Next Level: Water Flows Together

Photo of Colleen Cooley from Water Flows Together.
All photos courtesy of Spruce Tone Films and Taylor Graham.

This series of posts highlights some of our Next Level Grant recipients. We asked Taylor Graham to provide insight into the work on his latest project, ‘Water Flows Together’. You can watch the trailer here.

The Next Level Grant Program provides funding for local directors and producers that are currently working on a project in the state of Utah. The Utah Film Commission seeks to cultivate original storytelling by providing the extra push for filmmakers to get their film to the “next level”. This program funds projects of all stages from development to production and distribution. More information on our next round of funding will be available soon. Read more about the Next Level Grant Program here.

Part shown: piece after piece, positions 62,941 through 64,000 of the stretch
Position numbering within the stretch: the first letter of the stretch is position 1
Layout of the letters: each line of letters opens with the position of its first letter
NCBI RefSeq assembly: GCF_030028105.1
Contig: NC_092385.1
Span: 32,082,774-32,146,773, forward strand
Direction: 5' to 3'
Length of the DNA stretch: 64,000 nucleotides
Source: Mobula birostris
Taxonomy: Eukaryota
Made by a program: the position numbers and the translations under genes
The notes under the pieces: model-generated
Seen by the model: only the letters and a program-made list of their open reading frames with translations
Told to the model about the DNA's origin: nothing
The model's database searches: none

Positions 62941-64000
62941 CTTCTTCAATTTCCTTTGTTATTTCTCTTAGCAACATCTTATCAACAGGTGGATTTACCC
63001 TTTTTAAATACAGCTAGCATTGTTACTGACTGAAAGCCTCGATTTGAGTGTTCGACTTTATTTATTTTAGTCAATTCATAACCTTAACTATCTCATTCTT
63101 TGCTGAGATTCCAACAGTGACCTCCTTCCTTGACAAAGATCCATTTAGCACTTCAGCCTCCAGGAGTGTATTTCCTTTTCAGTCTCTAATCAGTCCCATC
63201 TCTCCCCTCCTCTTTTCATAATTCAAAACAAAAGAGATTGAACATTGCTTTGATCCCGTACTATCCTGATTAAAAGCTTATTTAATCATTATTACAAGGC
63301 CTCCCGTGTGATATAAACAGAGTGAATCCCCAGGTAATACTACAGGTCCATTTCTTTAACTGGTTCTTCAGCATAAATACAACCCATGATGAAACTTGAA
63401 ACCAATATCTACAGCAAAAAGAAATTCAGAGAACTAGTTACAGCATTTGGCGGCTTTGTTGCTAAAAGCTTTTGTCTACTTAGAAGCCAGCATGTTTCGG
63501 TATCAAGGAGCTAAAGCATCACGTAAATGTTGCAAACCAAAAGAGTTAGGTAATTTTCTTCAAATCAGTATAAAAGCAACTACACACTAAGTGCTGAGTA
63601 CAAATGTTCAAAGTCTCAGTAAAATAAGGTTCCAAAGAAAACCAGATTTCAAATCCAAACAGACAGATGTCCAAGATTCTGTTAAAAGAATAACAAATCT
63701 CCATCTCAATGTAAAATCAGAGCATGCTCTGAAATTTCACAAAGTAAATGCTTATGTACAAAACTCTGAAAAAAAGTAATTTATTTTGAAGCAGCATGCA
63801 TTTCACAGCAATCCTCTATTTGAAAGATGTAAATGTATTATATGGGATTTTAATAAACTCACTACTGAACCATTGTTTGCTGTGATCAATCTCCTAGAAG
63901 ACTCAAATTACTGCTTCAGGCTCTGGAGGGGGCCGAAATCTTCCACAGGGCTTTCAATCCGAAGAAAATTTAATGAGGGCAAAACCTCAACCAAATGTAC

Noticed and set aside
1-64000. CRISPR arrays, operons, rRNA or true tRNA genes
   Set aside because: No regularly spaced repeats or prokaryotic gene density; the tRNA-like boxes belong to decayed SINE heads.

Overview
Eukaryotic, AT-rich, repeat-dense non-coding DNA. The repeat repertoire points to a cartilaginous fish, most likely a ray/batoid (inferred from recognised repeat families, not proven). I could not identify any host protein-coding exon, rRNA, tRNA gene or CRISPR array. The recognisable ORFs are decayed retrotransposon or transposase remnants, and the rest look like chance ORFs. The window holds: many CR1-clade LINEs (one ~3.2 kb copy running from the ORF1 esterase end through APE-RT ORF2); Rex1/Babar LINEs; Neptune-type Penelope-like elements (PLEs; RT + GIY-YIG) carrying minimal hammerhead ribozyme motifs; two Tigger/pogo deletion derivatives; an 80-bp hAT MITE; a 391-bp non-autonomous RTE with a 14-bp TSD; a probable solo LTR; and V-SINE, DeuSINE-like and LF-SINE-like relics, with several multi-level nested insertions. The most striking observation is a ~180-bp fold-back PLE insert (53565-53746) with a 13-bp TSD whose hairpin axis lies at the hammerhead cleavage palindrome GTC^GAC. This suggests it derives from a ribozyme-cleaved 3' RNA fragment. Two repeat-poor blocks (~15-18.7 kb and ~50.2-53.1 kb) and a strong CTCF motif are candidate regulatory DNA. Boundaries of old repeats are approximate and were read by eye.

Taylor Graham

Taylor Graham is a multimedia storyteller and National Geographic Explorer based in Salt Lake City, UT. He has produced award-winning documentary films about the impacts of melting glaciers in the Indian Himalaya, the role of women in collecting water in Rajasthan’s urban slums, and the impacts of climate change and water scarcity in the American Southwest. Graham aims to use storytelling to explore the impacts of climate change on water resources and advocate for the protection of the world’s last free-flowing rivers.

Water Flows Together is an eleven-minute documentary film that focuses on Colleen Cooley, a Diné (Navajo) river guide on southern Utah’s San Juan River who works to share native perspectives and issues through her work. The film features Colleen’s personal journey in order to highlight native views on issues of water resource management, which are often missing from larger discussions of river and natural resource conservation.